In pursuit of perfection

For years I have wasted my life in pursuit of perfection in every area of my life. Although now in my forties I have suddenly woken up to the fact perfection doesn’t exist, my dogged pursuit of it haunts me and I can’t escape it.

 In my teenage years I berated myself for not having the perfect body. It didn’t matter at the time I had a BMI of 22, something I would consider perfect now. The fact that all my friends were smaller and daintier than me, made me feel like a heffer beside them. I wore a size 14 whilst these 5ft nothing teenagers with child like bodies, proudly moaned about how fat they were whilst tugging on their size 6 waist bands. This was in the years where vanity sizing hadn’t taken place. Despite the fact my weight was healthy, my body wasn’t perfect. I wasn’t thin enough, good enough or perfect.

Truth be told I was probably an eating disorder waiting to happen. I wont lie I have made myself sick after eating, I have starved myself and binged as a consequence of being in pursuit of perfection. However my flirtations with purging were short-lived, I couldn’t do it properly or I just didn’t see the required results.  It makes me so sad, when I think back to the hours I used to spend late at night as a teenager, drawing with a marker pen on my skin all the areas I would have liposuctioned when I was older. There in my bedroom, I would stand in my underwear looking into a full length mirror, highlighting all my perceived imperfections. Its taken me until now to realise perfection can not and will not be achieved in any area of my life because it simply doesn’t exist, for anyone.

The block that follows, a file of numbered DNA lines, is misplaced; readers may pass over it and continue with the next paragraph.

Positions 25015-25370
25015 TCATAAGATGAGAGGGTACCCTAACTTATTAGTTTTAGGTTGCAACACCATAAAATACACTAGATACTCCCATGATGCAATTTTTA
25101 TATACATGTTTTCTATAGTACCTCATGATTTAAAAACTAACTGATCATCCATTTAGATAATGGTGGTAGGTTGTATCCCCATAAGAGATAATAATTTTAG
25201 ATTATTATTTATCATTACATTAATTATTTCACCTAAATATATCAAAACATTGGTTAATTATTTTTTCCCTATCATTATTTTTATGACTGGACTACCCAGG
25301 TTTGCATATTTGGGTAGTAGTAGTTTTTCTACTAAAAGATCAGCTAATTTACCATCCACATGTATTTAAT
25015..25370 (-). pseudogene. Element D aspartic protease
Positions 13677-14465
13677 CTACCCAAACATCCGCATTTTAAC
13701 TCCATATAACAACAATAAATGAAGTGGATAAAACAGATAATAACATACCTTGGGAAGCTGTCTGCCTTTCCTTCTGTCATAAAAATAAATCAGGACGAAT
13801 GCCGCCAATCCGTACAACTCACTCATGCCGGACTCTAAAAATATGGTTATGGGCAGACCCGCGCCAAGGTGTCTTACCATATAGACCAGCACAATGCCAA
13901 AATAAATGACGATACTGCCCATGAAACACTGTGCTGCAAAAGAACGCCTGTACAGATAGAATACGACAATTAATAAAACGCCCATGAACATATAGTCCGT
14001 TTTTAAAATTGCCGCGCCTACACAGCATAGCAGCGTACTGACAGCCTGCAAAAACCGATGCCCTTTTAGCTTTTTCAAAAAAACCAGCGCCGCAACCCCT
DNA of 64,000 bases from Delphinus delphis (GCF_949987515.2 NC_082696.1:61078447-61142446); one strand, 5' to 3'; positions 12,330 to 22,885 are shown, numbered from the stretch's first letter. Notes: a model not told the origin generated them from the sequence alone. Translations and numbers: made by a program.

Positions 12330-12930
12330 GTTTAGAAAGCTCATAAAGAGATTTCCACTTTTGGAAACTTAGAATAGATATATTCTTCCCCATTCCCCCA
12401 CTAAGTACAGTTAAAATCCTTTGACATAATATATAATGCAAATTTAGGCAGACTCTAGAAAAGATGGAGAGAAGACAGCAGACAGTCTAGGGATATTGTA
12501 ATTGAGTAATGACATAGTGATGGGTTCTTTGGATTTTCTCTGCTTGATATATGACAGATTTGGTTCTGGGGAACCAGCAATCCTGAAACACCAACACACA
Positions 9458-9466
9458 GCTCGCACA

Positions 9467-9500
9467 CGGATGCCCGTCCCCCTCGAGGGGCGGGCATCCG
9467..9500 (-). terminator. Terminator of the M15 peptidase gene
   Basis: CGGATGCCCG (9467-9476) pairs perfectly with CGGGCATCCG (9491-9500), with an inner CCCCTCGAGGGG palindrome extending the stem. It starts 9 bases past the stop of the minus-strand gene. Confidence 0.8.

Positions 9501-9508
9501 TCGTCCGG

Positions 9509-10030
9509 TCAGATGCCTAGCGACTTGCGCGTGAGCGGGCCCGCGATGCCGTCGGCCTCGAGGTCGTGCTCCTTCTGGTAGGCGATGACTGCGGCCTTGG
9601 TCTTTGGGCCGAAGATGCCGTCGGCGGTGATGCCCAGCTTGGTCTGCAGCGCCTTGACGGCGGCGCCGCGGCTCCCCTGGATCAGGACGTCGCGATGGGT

So why do I still strive so hard to achieve something that only exists in my imagination? It’s not just about my body now, something I have given up on. EDS may have given me a wrinkle free face (apparently I can pass as ten years younger. I would be happier with 15 – perfection raises its ugly head again) it has scarred my body with stretch marks that I have had to carry with me from the age of 8. I am not perfect, no one is. Models and TV stars aren’t, they are photo-shopped and airbrushed into versions of themselves that even they don’t even recognise.